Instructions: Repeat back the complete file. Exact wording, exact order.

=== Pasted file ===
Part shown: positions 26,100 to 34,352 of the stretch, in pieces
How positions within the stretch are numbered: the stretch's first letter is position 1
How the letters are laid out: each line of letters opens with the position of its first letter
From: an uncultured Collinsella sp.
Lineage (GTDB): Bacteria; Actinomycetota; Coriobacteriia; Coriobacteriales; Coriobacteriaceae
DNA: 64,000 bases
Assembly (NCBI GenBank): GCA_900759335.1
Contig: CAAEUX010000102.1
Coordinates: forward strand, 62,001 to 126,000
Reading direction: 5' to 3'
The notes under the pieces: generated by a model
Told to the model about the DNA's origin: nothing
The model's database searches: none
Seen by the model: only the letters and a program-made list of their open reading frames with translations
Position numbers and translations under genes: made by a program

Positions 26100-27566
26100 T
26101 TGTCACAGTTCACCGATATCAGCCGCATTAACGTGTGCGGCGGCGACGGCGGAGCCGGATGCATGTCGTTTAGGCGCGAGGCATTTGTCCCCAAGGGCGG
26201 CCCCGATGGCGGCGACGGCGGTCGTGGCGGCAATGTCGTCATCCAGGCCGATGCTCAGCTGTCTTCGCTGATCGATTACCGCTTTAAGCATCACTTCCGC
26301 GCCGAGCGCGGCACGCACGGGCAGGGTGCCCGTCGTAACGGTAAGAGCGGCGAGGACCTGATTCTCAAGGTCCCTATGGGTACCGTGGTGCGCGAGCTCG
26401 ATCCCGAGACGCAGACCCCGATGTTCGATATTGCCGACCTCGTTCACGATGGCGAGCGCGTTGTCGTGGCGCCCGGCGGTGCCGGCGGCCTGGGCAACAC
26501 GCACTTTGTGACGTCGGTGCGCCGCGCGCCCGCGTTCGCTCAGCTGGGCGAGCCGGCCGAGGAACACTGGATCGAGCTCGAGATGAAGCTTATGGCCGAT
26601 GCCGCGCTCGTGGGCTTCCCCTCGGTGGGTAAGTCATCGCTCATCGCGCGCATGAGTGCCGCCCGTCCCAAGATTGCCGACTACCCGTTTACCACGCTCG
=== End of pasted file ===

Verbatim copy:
Part shown: positions 26,100 to 34,352 of the stretch, in pieces
How positions within the stretch are numbered: the stretch's first letter is position 1
How the letters are laid out: each line of letters opens with the position of its first letter
From: an uncultured Collinsella sp.
Lineage (GTDB): Bacteria; Actinomycetota; Coriobacteriia; Coriobacteriales; Coriobacteriaceae
DNA: 64,000 bases
Assembly (NCBI GenBank): GCA_900759335.1
Contig: CAAEUX010000102.1
Coordinates: forward strand, 62,001 to 126,000
Reading direction: 5' to 3'
The notes under the pieces: generated by a model
Told to the model about the DNA's origin: nothing
The model's database searches: none
Seen by the model: only the letters and a program-made list of their open reading frames with translations
Position numbers and translations under genes: made by a program

Positions 26100-27566
26100 T
26101 TGTCACAGTTCACCGATATCAGCCGCATTAACGTGTGCGGCGGCGACGGCGGAGCCGGATGCATGTCGTTTAGGCGCGAGGCATTTGTCCCCAAGGGCGG
26201 CCCCGATGGCGGCGACGGCGGTCGTGGCGGCAATGTCGTCATCCAGGCCGATGCTCAGCTGTCTTCGCTGATCGATTACCGCTTTAAGCATCACTTCCGC
26301 GCCGAGCGCGGCACGCACGGGCAGGGTGCCCGTCGTAACGGTAAGAGCGGCGAGGACCTGATTCTCAAGGTCCCTATGGGTACCGTGGTGCGCGAGCTCG
26401 ATCCCGAGACGCAGACCCCGATGTTCGATATTGCCGACCTCGTTCACGATGGCGAGCGCGTTGTCGTGGCGCCCGGCGGTGCCGGCGGCCTGGGCAACAC
26501 GCACTTTGTGACGTCGGTGCGCCGCGCGCCCGCGTTCGCTCAGCTGGGCGAGCCGGCCGAGGAACACTGGATCGAGCTCGAGATGAAGCTTATGGCCGAT
26601 GCCGCGCTCGTGGGCTTCCCCTCGGTGGGTAAGTCATCGCTCATCGCGCGCATGAGTGCCGCCCGTCCCAAGATTGCCGACTACCCGTTTACCACGCTCG